Perhaps because it’s a construct, background K seems especially prone to conscious manipulation. The perceived sensation can be intensified, altered, moved, and even projected beyond the body. It can feel like energy or electricity flowing through the body, even outside it. Sensations that involve background K are called energy, prana, chi, and a variety of other names by practitioners of tantra, reiki, martial arts, etc. Mystic Eckhart Tolle calls background K “aliveness.”
To deal with troubling emotions, Richard Bandler developed an intervention that utilizes another important K sensation, spin. To get an experience of spin, follow Richard’s process using any unpleasant emotion:
Have the client close their eyes, then ask them to gesture with a finger or hand to indicate answers to your questions. Now say:
- “Where in your body does the feeling start?”
- “Where does the feeling move to?” (This gives you the path of the spin.)
- “As it moves along this path, does the feeling move in a clockwise or counterclockwise direction?”
- “Reverse the direction of the spin as the emotion travels the same path… and tell me what you notice that is different when you do that.”
Once the spin reverses, the troublesome emotion reduces greatly in intensity, sometimes to zero. In his article “Some Great New Methods,” Nick Kemp writes “I have used this process successfully with a large number of clients with anxiety, panic attacks and phobias, and also with OCD, anger, jealousy, PTSD, and other very intense feelings. I have not yet found an example of an intense feeling that it did not work with.”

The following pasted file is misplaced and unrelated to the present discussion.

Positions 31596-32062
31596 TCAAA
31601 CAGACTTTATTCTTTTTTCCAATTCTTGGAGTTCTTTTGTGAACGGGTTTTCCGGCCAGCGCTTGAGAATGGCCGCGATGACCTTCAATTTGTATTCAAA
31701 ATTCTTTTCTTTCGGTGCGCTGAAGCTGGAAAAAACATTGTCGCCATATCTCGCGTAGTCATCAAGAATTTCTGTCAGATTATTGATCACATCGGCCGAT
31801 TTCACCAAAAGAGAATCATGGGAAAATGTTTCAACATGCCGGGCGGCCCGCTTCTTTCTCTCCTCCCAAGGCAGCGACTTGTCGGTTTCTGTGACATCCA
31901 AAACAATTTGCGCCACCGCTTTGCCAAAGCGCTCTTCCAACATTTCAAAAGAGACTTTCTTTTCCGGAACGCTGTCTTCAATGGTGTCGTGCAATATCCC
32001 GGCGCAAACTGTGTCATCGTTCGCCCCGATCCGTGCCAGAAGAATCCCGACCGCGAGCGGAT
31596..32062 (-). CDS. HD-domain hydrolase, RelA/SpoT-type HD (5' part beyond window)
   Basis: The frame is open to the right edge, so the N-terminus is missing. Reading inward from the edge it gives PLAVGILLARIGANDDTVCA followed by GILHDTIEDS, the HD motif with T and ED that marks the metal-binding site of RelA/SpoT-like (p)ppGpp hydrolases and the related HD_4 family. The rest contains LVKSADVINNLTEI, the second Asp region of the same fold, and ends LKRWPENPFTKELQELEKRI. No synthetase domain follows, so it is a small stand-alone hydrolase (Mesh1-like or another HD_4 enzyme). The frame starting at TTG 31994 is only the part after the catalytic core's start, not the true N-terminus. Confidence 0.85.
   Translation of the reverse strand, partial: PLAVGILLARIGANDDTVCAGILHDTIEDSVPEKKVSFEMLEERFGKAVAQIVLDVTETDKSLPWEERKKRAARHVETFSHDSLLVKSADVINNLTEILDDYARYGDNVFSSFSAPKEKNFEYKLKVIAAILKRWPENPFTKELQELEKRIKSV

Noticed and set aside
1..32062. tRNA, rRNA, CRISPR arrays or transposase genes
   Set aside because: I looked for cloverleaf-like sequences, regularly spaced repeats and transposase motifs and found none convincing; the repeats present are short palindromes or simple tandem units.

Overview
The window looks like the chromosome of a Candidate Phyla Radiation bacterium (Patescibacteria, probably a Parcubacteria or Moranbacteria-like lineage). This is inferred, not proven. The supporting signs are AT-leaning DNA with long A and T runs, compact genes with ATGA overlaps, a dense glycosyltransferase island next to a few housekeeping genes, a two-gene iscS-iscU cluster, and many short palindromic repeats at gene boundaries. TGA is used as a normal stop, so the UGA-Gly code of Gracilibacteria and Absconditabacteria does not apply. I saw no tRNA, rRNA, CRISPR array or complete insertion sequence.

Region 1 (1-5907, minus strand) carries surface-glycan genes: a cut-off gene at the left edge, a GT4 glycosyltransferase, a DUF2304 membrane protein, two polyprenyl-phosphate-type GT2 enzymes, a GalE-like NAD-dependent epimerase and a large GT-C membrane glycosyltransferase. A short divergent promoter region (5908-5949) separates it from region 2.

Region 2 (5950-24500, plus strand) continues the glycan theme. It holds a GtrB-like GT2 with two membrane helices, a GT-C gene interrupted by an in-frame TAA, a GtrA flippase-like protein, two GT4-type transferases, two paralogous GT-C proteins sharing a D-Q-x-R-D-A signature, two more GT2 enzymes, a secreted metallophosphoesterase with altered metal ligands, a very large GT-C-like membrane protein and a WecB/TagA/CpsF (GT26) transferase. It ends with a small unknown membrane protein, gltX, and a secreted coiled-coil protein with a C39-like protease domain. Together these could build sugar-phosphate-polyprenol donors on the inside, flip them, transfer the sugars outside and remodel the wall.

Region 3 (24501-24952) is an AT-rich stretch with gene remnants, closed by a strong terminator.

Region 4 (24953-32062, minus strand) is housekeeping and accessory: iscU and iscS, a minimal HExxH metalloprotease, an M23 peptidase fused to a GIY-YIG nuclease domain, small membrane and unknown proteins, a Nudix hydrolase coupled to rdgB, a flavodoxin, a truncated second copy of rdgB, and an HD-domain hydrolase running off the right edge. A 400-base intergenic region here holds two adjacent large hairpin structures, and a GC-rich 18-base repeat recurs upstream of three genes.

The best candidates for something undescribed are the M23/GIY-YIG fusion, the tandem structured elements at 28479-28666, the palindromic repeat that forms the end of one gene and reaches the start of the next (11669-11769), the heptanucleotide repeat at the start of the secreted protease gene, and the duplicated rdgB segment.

You can also intensify a pleasant emotion by spinning it faster in the same direction.
And you can change the axis of spin. If the emotion moves bottom to top, so its spin axis is vertical, try changing the axis of spin so it is horizontal side-to-side or front-to-back, or diagonal. (I keep it spinning along its original path, but you could try changing the path also.) In my experience there is usually a combination of axis orientation and spin direction that produces the biggest change.
Now that you’ve experienced spin yourself, take a moment to notice how weird it is:
- You feel a sensation…
- of something that’s not you, that isn’t part of your body…
- doing something you have never experienced. (None of your body parts spin on an axis.)
I know of no analog in real experience. Spin is apparently a meta-kinesthetic sensation the human brain generates in order to encode metadata such as emotional intensity.
Rather than being a separate modality, I suspect that spin is a submodality of background K. Spin may incorporate some proprioception also, which would make it a synesthesia.
Some “senses” are synesthesias
Curiously, several important K sensations are synesthesias built from the input of several senses. Just as the brain compares the 2D pictures from each eye to generate 3D information about depth perception, it compares data from different senses. This allows it to derive information that isn’t available from only one data set.